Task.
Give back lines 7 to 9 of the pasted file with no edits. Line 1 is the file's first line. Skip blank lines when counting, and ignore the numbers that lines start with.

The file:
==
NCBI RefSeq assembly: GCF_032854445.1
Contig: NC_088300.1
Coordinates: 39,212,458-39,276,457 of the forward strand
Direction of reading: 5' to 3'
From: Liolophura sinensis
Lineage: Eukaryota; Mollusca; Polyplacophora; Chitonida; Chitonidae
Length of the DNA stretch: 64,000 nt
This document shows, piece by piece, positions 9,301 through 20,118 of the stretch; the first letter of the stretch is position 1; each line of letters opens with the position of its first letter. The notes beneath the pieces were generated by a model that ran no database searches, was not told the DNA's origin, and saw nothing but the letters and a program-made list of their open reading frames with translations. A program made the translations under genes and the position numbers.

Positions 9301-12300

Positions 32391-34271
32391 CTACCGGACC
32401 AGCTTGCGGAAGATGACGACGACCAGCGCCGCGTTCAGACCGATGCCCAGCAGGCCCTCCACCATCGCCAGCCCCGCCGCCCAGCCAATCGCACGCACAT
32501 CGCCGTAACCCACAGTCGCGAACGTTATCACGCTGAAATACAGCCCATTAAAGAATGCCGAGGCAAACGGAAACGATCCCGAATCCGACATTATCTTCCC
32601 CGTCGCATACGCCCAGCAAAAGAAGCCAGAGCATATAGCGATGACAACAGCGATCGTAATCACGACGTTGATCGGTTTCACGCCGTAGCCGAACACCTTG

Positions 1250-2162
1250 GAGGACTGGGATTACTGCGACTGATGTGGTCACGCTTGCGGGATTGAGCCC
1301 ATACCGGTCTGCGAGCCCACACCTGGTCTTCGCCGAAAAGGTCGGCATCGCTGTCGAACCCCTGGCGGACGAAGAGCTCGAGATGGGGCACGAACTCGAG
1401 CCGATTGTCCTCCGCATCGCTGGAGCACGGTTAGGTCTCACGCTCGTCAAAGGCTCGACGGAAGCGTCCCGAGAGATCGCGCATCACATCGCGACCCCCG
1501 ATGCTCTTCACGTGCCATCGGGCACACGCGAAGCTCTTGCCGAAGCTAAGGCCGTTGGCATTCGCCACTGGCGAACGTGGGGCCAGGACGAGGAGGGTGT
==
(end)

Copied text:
Length of the DNA stretch: 64,000 nt
This document shows, piece by piece, positions 9,301 through 20,118 of the stretch; the first letter of the stretch is position 1; each line of letters opens with the position of its first letter. The notes beneath the pieces were generated by a model that ran no database searches, was not told the DNA's origin, and saw nothing but the letters and a program-made list of their open reading frames with translations. A program made the translations under genes and the position numbers.

Positions 9301-12300